Move over A380, the Airlander would be true inflight luxury

If you’ve ever wanted to fly in an aircraft shaped like a giant buttocks, you may finally get your chance. At the Farnborough Air Show today, Hybrid Air Vehicles released concept images of the passenger compartments slated for its massive Airlander 10 airship.

Though not a true zeppelin because it lacks a completely rigid frame, the Airlander would deliver a modern version of the passenger accommodations last seen on airships like the Graf Zeppelin and the ill-fated Hindenburg. The images from the design firm Design Q show posh interiors unlike anything else you can fly today including a bar, private bedrooms and a stunning an observation lounge with a glass floor. See the gallery just below for the full tour.

The passenger cabin for the Airlander would be 46 meters or 150 feet, which Hybrid boasts is longer than an Airbus A320. The company said the Airlander could accommodate 19 passengers for a three-day scenic cruise, but it has not named a target date for starting passenger flights. 

Housed in an old zeppelin hangar in the English village of Cardington, the Airliner 10 is one of the most unusual beasts ever to take to the air. Its resemblance to the human posterior is unmistakable and it’s a similarity that Hybrid makes no effort to hide. (In proper Britspeak, it’s known as the “flying bum.”)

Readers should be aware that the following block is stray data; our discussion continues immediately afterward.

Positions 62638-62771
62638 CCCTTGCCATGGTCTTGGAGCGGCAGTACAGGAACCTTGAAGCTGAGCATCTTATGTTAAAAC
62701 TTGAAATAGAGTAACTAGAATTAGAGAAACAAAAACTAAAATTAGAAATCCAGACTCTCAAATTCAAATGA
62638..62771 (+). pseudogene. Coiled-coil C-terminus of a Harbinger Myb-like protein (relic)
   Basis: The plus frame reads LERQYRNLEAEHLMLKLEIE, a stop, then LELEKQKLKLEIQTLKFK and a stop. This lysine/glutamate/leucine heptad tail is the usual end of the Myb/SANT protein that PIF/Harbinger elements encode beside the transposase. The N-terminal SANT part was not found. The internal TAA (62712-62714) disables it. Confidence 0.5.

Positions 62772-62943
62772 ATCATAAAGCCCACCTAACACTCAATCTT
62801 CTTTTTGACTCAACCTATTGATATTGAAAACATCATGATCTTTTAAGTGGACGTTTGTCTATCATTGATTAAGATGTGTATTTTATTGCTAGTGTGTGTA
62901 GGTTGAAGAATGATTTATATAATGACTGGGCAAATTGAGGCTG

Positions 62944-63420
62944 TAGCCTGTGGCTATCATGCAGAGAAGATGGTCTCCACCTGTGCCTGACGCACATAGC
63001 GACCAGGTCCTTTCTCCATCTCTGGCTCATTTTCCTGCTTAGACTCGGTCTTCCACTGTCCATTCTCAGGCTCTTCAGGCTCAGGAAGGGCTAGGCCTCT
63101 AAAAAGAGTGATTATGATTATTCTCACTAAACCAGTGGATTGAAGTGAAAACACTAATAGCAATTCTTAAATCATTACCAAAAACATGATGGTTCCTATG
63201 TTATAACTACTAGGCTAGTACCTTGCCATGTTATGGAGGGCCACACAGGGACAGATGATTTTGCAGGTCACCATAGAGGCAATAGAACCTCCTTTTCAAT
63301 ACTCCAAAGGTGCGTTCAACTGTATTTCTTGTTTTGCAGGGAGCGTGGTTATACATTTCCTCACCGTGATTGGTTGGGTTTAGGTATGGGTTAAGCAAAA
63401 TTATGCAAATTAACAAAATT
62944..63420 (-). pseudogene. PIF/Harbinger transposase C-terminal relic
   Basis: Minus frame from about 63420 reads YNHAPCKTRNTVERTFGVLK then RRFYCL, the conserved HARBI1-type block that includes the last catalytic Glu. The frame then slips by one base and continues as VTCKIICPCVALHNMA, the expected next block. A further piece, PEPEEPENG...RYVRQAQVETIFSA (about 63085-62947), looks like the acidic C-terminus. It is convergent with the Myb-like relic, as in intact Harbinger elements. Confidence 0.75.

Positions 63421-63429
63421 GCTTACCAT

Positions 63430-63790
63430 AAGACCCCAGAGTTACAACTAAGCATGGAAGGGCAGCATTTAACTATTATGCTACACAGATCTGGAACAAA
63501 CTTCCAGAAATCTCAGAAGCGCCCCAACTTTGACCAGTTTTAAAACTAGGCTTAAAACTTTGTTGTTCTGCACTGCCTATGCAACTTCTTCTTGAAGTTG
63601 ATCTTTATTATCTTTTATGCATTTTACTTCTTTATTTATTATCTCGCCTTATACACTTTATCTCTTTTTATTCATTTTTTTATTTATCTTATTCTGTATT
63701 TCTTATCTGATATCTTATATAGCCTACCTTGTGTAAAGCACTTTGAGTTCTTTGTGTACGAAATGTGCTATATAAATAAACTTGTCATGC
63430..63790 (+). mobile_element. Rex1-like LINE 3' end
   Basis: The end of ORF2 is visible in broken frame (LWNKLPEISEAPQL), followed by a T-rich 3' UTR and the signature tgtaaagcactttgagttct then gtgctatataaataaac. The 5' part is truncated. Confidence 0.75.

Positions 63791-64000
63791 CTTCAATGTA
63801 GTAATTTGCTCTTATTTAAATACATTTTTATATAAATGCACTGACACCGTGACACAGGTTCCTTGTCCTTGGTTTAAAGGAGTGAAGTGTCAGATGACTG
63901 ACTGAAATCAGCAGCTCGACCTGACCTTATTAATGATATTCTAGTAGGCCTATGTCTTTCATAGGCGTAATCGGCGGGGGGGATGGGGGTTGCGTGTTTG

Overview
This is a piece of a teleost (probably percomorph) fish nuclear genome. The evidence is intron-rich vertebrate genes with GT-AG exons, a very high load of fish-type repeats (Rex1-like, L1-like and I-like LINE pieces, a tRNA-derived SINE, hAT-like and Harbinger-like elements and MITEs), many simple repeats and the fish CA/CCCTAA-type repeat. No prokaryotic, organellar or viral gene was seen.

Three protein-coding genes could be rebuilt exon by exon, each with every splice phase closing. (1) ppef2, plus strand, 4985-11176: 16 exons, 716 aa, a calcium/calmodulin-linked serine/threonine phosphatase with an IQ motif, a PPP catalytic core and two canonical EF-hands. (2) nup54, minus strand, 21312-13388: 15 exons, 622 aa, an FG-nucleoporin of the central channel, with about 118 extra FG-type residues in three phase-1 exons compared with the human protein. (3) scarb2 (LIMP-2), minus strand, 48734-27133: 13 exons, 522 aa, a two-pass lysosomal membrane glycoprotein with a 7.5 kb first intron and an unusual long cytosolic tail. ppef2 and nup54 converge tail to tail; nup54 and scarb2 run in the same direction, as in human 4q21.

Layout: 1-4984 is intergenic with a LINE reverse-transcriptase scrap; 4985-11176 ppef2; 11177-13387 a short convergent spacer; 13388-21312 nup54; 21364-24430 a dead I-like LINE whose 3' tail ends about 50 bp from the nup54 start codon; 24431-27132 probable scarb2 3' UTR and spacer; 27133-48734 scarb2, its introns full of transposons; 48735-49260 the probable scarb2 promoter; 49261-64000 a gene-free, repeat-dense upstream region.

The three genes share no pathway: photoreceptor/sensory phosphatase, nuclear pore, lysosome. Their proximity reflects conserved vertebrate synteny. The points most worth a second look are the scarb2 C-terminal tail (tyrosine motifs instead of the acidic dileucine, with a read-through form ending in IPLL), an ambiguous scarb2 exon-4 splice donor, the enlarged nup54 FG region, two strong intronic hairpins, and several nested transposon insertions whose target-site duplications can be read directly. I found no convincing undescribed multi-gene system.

First developed in 2012 as a surveillance aircraft for the United States Army, the Airlander 10 returned to the UK in late 2013 when the Army canceled the airship program. Hybrid is now developing the Airlander for a variety of civilian uses including freight, advertising and luxury passenger transport. For more on its history, check out my report from when I visited the Airlander last year or click through the gallery above.

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Watch the world’s largest aircraft take its maiden voyage


Though more and bigger Airlanders are on the drawing board, the Airlander 10 has encountered its share of turbulence since its first flight two years ago. During one early test flight in August 2016, it suffered a hard landing that forced design modifications to prevent the nose from striking the ground. It retuned to the skies in May, 2017 only to suffer a worse incident in November when it automatically deflated as a safety precaution after breaking loose from its mooring mast.  

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